When Does It Make Sense to Combine Solar Panels and Batteries?

5th Aug 2020

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Large-scale energy storage with batteries is a promising technology in the renewable energy industry. Solar panels and wind turbines are now capable of producing electricity at a lower cost than many power plants that run with fossil fuels. However, these forms of renewable generation are intermittent, since sunlight and wind are not available 24/7. On the other hand, fossil fuels can be stored to produce electricity at any time. Batteries can eliminate the main limitation of solar and wind power, by storing energy for times when there is no generation.

Battery systems are still held back by their high upfront cost. However, the International Renewable Energy Agency (IRENA) has forecast a price reduction of over 60% by 2030. Also, Australia and other places with expensive electricity have already deployed batteries at large scale with success. When local electricity costs are very high, the savings potential improves the business case for solar panels with batteries.

This article will provide an overview of some situations in which batteries make sense from a financial standpoint. Australia offers ample opportunities, and one example is the 100 MW Tesla battery that started operating in December 2017.

Battery Application: The Electric Company Charges Much Higher Than What They Pay for Solar Power

Normally, buildings with solar power systems can export their surplus kilowatt-hours (kWh) to the grid, getting a power bill credit in exchange. However, some energy companies charge much higher than what they pay. For example, the retail price may be over 30 cents/kWh, while surplus electricity from solar panels is credited below 10 cents/kWh. In this case, each kWh stored in batteries for later use is worth over 20 cents more. For a total of 1,000 kWh stored and used later, the savings would increase by $200.

Solar power systems become 2-3 times more expensive when batteries are added, but their potential savings are also enhanced. Each project is unique, and the best recommendation is getting a professional assessment to find the optimal capacity of the solar array and batteries.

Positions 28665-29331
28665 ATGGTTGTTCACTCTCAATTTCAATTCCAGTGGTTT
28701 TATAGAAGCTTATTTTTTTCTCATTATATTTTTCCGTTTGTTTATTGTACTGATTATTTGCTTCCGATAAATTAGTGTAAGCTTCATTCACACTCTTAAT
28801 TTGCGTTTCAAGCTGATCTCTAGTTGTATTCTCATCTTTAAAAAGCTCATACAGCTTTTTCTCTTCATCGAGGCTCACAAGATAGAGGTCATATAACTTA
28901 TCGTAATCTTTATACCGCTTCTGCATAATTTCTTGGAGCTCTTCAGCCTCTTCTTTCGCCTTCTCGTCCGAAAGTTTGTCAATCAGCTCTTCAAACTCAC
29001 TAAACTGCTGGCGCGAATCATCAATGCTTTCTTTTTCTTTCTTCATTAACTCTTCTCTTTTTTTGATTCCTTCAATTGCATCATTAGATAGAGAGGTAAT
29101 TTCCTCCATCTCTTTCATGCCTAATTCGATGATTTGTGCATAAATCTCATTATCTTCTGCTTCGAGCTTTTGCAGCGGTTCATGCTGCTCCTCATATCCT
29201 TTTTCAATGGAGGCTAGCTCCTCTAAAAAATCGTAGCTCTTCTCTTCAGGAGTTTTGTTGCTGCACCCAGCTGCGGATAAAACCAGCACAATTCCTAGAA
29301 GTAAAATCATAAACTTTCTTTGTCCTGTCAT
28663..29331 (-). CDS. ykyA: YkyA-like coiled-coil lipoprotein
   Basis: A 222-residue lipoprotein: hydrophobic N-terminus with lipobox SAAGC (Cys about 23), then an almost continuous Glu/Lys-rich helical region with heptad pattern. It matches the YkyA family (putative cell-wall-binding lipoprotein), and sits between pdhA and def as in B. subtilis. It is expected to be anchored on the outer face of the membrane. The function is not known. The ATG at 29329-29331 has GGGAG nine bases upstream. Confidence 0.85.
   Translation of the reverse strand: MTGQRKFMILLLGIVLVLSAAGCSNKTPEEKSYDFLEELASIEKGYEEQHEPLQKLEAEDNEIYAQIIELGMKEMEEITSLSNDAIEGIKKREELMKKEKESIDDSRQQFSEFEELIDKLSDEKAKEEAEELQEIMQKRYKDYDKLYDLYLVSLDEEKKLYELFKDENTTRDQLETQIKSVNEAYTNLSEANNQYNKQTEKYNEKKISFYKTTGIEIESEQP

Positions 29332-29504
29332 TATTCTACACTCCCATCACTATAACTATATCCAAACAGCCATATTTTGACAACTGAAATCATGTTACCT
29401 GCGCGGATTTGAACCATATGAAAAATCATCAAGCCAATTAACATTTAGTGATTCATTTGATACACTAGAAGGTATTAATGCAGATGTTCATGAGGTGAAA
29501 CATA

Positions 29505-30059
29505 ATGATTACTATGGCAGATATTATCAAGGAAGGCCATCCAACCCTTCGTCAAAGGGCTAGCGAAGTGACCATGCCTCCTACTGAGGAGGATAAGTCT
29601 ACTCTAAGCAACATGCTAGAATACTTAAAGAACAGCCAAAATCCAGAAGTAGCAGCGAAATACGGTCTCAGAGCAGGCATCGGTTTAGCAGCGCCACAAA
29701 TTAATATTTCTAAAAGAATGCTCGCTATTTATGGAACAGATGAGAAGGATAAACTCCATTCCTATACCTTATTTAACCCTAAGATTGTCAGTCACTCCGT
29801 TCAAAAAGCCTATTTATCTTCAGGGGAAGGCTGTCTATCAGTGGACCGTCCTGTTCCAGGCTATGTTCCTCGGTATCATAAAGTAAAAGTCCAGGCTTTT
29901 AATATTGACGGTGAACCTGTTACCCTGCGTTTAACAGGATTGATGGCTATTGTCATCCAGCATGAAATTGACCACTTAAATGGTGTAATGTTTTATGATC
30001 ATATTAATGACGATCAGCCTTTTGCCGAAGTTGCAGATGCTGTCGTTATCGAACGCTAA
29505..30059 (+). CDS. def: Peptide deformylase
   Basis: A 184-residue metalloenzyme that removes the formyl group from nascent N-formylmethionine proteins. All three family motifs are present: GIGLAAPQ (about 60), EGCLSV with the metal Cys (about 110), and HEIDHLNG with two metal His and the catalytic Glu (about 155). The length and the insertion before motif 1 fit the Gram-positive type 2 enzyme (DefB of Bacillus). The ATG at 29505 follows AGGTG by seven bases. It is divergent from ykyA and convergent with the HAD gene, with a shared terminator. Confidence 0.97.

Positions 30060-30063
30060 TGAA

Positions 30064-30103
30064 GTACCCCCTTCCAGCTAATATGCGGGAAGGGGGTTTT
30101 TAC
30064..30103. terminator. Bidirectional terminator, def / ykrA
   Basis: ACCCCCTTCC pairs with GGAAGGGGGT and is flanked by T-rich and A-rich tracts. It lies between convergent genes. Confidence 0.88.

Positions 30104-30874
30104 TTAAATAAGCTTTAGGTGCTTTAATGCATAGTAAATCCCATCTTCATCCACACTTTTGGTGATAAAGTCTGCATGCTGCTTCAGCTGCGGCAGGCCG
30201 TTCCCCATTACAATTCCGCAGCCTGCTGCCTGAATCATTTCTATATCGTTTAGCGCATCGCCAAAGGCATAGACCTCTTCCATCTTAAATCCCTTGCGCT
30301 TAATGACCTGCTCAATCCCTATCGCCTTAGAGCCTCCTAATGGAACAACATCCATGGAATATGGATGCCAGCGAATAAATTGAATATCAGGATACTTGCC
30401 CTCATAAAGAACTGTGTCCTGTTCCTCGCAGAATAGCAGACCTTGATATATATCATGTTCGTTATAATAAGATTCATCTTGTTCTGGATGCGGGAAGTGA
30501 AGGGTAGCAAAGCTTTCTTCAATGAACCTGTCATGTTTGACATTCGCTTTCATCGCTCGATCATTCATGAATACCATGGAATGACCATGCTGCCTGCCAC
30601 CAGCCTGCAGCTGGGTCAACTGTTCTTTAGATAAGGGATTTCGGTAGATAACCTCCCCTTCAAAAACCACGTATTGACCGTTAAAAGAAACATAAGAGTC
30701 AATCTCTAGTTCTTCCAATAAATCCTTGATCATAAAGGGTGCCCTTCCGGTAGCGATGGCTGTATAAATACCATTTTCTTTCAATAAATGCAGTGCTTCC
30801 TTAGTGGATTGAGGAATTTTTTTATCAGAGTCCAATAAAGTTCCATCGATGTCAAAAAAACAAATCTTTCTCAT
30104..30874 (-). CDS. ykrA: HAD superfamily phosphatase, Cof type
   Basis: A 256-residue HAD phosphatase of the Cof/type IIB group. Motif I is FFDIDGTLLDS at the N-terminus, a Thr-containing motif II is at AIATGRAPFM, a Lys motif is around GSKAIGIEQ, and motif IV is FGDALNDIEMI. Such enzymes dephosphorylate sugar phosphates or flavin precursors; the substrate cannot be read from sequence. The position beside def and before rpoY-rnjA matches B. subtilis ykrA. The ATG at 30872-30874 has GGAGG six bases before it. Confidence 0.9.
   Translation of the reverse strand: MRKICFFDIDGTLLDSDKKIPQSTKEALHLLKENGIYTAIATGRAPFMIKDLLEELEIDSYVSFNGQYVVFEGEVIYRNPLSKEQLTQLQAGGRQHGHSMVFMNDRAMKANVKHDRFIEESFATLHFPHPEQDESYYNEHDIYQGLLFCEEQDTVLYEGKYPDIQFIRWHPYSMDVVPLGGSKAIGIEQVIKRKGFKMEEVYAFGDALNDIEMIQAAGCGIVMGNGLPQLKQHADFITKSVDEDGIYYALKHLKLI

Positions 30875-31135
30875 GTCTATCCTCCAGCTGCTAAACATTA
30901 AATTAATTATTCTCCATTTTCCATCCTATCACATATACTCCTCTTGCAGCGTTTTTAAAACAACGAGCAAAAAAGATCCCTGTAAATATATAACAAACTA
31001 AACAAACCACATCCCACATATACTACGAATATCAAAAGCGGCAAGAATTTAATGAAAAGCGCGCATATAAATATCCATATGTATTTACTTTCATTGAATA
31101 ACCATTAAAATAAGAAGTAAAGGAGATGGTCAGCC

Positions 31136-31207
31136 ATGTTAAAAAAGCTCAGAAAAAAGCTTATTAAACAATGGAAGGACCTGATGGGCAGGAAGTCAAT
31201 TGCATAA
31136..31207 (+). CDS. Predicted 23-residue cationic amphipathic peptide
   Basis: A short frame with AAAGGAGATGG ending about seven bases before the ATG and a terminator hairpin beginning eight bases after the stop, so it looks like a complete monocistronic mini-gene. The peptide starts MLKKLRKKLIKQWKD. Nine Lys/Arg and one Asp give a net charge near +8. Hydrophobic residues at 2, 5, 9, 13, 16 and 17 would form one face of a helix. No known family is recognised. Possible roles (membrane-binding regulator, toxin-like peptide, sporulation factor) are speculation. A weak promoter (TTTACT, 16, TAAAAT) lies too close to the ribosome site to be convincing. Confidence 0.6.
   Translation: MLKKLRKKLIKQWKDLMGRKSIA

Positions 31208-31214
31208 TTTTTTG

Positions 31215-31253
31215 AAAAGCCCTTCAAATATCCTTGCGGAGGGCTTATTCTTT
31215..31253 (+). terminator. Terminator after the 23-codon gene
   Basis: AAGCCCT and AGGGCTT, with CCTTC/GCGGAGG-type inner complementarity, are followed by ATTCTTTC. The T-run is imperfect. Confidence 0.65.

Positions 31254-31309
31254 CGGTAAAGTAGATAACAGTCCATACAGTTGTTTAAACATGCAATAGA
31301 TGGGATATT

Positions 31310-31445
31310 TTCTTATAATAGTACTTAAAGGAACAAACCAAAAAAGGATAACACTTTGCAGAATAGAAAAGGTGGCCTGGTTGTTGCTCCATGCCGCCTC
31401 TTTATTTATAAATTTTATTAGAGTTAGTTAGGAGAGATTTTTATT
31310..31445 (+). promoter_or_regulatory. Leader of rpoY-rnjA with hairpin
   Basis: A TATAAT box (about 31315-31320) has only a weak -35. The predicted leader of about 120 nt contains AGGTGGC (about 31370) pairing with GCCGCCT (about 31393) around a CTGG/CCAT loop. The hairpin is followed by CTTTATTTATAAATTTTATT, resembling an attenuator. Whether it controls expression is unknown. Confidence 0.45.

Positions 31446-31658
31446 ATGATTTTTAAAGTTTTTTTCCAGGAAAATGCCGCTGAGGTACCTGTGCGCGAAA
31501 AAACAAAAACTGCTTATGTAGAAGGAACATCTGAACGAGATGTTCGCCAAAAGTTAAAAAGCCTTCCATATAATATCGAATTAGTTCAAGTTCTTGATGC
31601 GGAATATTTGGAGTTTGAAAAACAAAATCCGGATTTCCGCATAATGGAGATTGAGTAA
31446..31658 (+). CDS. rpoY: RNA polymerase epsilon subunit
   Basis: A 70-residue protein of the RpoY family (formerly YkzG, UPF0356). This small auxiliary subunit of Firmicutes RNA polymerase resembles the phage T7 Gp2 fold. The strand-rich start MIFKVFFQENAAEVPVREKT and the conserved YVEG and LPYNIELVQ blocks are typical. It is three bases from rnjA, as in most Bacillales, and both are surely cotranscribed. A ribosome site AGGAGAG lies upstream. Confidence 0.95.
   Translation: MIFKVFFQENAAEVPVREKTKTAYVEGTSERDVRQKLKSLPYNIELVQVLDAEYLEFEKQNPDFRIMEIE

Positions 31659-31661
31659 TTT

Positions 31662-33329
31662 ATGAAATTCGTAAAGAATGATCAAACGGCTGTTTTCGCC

Battery Application: When There Is a Local Incentive Program

The business case for batteries also improves when there is a local program that offers additional benefits. These can range from upfront rebates when purchasing batteries, to demand response programs that reward you for taking load off the power network.

There are several battery programs in Australia, which vary by state and territory. The following are some examples:

  • New South Wales offers an interest-free loan of up to $14,000 for homeowners who deploy a solar power system with batteries, and up to $9,000 for adding batteries to an existing installation.
  • Victoria offers a rebate up to $4,174 for homeowners who install battery systems combined with solar panels.
  • South Australia offers a battery rebate of up to $4,000 and the opportunity to participate in a virtual power plant (VPP). When battery owners join a VPP, they let the power company use their battery capacity in exchange for power bill credits.
  • The Australian Capital Territory (ACT) offers a battery rebate of $825 per kilowatt of power capacity, up to 30 kW (up to $24,750).

Incentives like these improve the business case for using batteries, either by reducing the upfront cost, or by increasing savings in the long run. The outlook improves further when expensive electricity is combined with battery incentives, which is the case in many parts of Australia.

Battery Application: Providing Ancillary Services for the Power Grid

Ancillary services for the grid are among the most lucrative applications of batteries, and that is precisely how the Tesla big battery makes most of its income. The project had a cost of $90 million, but it had already saved over $30 million during its first year of operation. Due to the project’s success, a second stage was announced in November 2019, increasing capacity by 50% and bringing the total cost to $161 million.

Electricity in Australia has a Market Price Cap (MPC) of $15,000 per MWh for 2020-2021, which is equivalent to $15 per kWh. At times of high demand, there are energy price spices that can get close to the cap. A large-scale battery can take advantage of these spikes, supplying electricity to the grid within milliseconds. This also helps balance supply and demand, which keeps the MWh spot price to reach even higher levels.

  • Due to their fast response, batteries can supply electricity before power plants.
  • In other words, when there is a price spike, batteries can take advantage of the income opportunity before fossil fuels power plants. At the same time, they help balance supply and demand.

A solar farm can produce electricity to keep a large-scale battery charged, and electricity is then exported at times when the kWh price spikes. If the battery is kept fully charged, it will always have electricity to sell during price spikes. This can greatly increase the value of kilowatt-hours provided by solar panels.

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